I pulled on some pants (yes, I wander around the house pantsless — don’t you? — I highly recommend it) and headed out to the local home improvement store.  Returning home an hour later, and down $100, I set to work.  By 1:00 a.m. the next morning, the bathroom was a masterpiece.

I painted.  I edged.  I patched drywall.  I drilled things.  I grouted.  I undrilled things.  I did minor electrical work.  I cleaned.  I organized.  I built a shelving unit and bolted it to the wall.  And no one was there to take the drill or the tools away from me and tell me that I was going to “hurt” myself.  It was spectacular.

The only thing left to do now is replace the toilet and the tub (both are leaky and require professional work, unfortunately) and tile the floor.  Well, and take pictures.  But I think that despite the continued presence of Drippy McToilet and the Rusty Tub From Hell, Richard will be quite surprised and pleased when he comes home tomorrow night.

Now all I need is something productive to do tonight

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I don’t like credit cards.  I don’t like the entire notion of the credit system here in America.  It’s too easily disrupted, skewed, abused and heavily-relied upon in general.  It’s a huge scam that we’ve all bought into, but…it’s also not going anywhere any time soon.

The one small, tiny thing that I do to combat the credit system is that I don’t have a credit card.  Not a single one.  Sure, I have a car loan.  We have a home loan.  There are a million other unstickable ways in which I am entrenched in the credit system, but having a credit card is not one of them.

I’m of the mind that I shouldn’t be buying things unless I have the cash in my pocket to do it.  With the dual exceptions of the car and the house, I don’t see the sense in buying things on credit and paying interest to someone else when that money could be in your own accounts, earning you interest until the day comes along when you can finally afford to buy that couch or those shoes or that TV.  But what if there’s an emergency? you ask.  Well, that’s what all that money that should be in your savings accounts, accruing interest, should be used for, since you aren’t spending it on paying credit card bills each month.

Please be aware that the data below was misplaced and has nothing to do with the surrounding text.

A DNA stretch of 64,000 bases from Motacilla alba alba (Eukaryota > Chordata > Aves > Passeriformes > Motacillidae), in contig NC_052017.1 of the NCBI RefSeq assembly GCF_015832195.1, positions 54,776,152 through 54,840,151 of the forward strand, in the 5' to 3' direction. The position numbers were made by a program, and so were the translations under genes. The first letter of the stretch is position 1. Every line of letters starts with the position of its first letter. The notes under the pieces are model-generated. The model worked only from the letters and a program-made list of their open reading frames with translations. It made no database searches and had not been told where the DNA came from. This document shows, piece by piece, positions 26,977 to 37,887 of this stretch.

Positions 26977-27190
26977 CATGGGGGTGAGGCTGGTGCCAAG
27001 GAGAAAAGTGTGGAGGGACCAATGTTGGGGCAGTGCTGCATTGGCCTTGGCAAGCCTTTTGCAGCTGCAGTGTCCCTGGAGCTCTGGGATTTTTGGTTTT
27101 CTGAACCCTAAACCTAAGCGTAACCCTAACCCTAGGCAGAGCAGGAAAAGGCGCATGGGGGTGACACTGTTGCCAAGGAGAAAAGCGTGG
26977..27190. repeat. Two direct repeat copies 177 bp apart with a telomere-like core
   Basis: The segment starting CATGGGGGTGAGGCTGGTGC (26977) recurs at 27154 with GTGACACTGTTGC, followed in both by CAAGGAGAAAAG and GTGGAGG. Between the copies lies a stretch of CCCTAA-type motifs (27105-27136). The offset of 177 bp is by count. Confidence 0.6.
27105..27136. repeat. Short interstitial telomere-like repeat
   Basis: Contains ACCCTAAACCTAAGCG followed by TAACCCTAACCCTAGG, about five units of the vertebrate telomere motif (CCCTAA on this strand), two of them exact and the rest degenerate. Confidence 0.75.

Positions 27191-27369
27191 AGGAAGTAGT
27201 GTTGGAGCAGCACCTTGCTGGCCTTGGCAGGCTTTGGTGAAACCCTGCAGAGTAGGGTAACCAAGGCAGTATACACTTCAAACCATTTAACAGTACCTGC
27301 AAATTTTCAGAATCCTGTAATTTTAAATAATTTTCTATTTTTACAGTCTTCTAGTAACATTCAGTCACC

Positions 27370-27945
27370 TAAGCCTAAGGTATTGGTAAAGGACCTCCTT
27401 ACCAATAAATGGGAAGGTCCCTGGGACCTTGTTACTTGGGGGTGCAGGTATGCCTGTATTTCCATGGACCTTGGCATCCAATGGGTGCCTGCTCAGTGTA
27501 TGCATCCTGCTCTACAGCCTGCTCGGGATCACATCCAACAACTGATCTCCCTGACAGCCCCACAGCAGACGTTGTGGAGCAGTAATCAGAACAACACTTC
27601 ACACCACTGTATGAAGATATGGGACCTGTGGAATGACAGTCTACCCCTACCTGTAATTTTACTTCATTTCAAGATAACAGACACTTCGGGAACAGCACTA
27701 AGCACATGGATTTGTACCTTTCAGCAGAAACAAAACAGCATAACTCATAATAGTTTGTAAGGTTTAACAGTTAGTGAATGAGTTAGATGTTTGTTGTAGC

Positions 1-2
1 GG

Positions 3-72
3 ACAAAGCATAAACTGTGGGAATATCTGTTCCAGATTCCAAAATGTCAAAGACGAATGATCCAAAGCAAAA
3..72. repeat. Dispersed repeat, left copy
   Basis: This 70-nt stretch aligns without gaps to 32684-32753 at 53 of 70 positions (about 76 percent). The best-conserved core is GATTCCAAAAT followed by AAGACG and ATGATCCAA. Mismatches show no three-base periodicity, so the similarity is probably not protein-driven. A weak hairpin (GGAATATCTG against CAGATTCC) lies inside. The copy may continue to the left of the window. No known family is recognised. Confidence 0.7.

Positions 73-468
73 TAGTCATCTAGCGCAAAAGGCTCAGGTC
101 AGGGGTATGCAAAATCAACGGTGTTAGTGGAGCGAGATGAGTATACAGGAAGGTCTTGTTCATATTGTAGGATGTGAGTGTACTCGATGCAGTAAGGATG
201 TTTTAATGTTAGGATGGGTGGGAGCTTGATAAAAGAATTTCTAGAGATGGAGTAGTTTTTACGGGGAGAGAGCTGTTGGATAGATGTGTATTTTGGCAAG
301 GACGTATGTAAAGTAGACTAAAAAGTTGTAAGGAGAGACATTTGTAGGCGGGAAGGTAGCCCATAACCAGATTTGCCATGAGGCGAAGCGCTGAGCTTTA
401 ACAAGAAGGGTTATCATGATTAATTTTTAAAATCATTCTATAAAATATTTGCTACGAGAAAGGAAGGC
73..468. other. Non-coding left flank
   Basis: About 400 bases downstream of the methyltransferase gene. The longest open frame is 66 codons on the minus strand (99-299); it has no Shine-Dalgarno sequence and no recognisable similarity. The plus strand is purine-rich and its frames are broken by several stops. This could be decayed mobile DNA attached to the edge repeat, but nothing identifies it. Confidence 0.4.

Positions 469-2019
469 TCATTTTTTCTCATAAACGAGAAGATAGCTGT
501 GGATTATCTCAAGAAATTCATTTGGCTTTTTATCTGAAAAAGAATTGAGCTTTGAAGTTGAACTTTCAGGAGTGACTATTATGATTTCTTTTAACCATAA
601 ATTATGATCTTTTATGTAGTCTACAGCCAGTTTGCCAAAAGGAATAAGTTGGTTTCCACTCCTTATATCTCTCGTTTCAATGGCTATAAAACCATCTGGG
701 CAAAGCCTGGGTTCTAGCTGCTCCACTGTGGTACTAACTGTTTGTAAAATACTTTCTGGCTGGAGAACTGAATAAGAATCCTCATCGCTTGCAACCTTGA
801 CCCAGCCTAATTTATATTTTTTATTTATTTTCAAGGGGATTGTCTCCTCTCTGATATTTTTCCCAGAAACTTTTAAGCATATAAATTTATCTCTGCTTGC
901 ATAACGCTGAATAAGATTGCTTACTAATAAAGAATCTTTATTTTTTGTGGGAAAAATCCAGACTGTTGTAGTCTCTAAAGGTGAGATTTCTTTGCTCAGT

My husband, however, is a dutiful consumer and does in fact have several credit cards.  He’s extremely frugal with them and does clever little things like buy a tank of gas and some groceries with one card and pay it off the next month.  To build credit, he says.  And he does have a spotless credit record to show for it, whereas I — the stubborn asshole that I am — don’t.  I have a mediocre credit report with remarks on it like, “No credit history” and “Insufficient credit history,” as if refusing to buy into the system immediately gets you blacklisted.

Back to my husband…  Wanting to maintain his system of buying a few things with one of the cards and then paying it off, he gave me his credit card this weekend to buy some things for our upcoming trip abroad.  I set off to several stores, in the market for some winter boots and a couple of warm sweaters.  And this is where my disgust for credit cards comes into play.

I went to six different stores on Sunday — a shoe store, jewelry store, clothing store, grocery store, drug store, and a coffee shop — and every single one of them blindly accepted Richard’s credit card without thought.  Three of the stores asked to see my ID, which I provided, and pretended to compare the ID and the credit card.  None of the stores seemed to bat an eyelash at the fact that I was not, in fact, my husband.